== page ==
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Trump’s Final Act of Extraordinary Corruption

The president goes out on a seamy and haphazard note, pardoning those who did crimes on his behalf.

Pete Marovich/Getty Images

Donald Trump’s presidency died on Wednesday as it lived: in a last-minute torrent of corruption. His final batch of pardons doled out mercy to a motley crew of personal and political allies, rap artists, well-connected ex-businessmen and financiers, and a few deserving recipients. Hours later, he signed an executive order to remove restrictions on his ex-aides serving as lobbyists in Washington. It was a remarkably self-serving end to a remarkably self-serving presidency.

Long ago, in the distant mists of the 2016 election, Trump had fashioned himself as an anti-corruption crusader. He argued that his supposed wealth and purported outsider status would insulate him from the day-to-day grime of Washington politics. He vowed to “drain the swamp.” He condemned the Citizens United ruling. He railed against “Crooked Hillary.” Then he transformed his business empire into a vehicle for access and influence, abused his power to sabotage his opponents, and obstructed justice for himself and his friends. It was perhaps the greatest grift in American history.

If you are a fan of white-collar criminals, Trump’s final pardons were like the Macy’s Thanksgiving Day Parade. The marquee recipient was Steve Bannon, the former White House chief strategist who urged Trump to take steps toward a coup over the last few months. Why did Bannon need a pardon at all? Because he was arrested last August for his role in a scheme to defraud Trump’s own supporters by soliciting private donations to build Trump’s wall on the Southern border. Trump did not bother trying to rationalize the decision. He didn’t even pardon the other people indicted in the scheme. He reportedly just thought Bannon might be useful to him in the future, and so he goes free.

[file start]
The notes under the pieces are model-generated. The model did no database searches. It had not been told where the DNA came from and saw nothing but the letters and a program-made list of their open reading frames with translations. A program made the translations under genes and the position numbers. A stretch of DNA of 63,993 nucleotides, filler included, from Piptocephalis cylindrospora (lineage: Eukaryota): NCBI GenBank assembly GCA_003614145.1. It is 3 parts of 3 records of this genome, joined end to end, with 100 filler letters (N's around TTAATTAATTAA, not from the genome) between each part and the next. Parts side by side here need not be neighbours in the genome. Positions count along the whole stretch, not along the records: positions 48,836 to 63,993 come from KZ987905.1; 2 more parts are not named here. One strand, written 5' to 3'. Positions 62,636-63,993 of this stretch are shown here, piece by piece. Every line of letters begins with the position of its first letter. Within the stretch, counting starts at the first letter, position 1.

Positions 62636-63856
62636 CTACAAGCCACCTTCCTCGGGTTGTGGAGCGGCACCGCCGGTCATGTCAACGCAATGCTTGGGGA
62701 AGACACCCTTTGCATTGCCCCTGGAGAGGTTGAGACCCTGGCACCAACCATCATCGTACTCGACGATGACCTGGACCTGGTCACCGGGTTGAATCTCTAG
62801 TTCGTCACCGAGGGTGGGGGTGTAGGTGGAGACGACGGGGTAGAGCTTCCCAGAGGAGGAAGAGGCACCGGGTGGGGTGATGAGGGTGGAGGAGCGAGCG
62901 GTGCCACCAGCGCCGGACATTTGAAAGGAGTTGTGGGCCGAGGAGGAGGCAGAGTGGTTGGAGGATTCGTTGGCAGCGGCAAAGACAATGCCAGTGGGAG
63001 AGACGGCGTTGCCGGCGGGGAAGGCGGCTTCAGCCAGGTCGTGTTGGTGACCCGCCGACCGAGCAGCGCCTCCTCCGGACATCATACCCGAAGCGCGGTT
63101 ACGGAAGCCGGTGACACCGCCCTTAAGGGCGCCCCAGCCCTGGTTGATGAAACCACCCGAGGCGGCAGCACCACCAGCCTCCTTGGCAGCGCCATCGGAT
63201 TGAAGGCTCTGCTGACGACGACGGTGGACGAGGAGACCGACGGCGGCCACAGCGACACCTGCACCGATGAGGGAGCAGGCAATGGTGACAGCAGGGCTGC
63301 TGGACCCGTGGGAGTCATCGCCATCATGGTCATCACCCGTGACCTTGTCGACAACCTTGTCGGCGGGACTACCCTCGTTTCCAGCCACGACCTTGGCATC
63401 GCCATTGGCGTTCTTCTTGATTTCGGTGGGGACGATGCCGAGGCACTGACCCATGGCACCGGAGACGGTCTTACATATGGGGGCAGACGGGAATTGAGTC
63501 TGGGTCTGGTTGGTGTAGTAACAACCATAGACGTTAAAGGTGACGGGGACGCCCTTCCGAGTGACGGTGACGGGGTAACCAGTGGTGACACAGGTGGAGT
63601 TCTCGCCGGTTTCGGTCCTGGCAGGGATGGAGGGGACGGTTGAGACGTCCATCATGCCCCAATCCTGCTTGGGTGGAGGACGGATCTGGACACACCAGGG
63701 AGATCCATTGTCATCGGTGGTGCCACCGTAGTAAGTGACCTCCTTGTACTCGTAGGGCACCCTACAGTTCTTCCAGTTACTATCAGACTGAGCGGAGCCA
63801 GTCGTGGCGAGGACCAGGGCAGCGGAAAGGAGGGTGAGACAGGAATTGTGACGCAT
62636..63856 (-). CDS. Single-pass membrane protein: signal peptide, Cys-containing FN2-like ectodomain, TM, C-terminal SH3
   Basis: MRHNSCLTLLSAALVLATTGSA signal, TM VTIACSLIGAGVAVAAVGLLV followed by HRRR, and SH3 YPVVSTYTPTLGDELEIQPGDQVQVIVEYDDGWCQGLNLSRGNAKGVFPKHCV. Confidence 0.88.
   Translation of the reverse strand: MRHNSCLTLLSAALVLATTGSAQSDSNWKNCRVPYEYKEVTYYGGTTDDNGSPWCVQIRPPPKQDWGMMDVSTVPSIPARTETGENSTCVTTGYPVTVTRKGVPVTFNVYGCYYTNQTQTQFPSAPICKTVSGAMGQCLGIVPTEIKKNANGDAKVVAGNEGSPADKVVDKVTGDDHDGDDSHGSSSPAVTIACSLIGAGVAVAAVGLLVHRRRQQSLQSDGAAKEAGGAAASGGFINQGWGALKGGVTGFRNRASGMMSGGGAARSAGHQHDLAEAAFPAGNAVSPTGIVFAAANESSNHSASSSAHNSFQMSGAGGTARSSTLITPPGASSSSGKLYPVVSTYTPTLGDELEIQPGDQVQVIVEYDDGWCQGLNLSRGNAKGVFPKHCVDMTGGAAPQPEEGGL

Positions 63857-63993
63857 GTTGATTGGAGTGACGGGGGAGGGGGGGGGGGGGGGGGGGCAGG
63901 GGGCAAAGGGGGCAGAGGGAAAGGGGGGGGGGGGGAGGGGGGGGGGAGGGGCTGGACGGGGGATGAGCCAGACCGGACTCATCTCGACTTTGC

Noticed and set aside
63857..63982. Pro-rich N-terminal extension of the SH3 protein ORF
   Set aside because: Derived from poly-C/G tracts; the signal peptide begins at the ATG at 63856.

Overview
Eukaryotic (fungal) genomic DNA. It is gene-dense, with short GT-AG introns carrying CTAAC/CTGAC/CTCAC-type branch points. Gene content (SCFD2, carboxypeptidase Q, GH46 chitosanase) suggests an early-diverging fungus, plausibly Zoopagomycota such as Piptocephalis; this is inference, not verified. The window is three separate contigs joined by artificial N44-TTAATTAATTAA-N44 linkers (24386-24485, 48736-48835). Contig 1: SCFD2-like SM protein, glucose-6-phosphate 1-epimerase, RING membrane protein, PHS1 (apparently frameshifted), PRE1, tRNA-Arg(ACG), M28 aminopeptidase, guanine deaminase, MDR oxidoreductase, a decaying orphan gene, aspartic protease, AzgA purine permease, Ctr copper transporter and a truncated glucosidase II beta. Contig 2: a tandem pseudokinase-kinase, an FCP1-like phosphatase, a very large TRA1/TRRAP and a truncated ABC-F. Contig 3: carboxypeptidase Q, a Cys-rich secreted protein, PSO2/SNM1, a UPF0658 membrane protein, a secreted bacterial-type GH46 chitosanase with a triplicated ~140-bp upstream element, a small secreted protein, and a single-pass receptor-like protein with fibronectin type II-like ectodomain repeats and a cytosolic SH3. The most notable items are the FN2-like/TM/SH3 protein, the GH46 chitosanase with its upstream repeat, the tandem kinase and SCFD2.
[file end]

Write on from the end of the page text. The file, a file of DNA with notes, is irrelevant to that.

Other pardon recipients include well-connected Republican lawmakers. Duke Cunningham kept a “bribe menu” that documented how much he would receive in exchange for official favors, starting with $140,000 and a yacht for a $16 million defense contract, with an additional $50,000 bribe required for every additional $1 million on the contract. Rick Renzi extorted a mining company by threatening to block a federal land deal unless it bought land from one of Renzi’s business associates to whom he was indebted. They join three other former GOP members of Congress who were convicted of federal corruption offenses only to be pardoned by Trump years later.

Other wealthy and well-connected people received pardons and commutations, as well. Elliot Broidy, a former Republican National Committee financier, had his conviction for acting as an unregistered foreign agent wiped away. Salomon Melgen, a Democratic donor in Florida convicted of health care fraud who played a key role in the Bob Menendez corruption scandal, also received a pardon from the president. Trump handed out acts of clemency to some well-deserving recipients, including criminal justice reform advocates and a few first-time drug offenders. But the overarching theme of his acts of clemency was that the rich and powerful play by a different set of rules than the rest of us.

Despite this, Trump’s final batch also showed some restraint. He previously asserted that he had the “absolute right” to pardon himself for any federal crimes, and reportedly considered it as the days and weeks ticked down toward his departure. But no such self-pardon appeared in the final list. Trump may have been deterred by warnings that it would hurt him in the upcoming Senate impeachment trial. Some advisers warned that it would increase the odds that the Biden Justice Department would file some sort of charges against him—if only to knock down the awful precedent that a presidential self-pardon would set.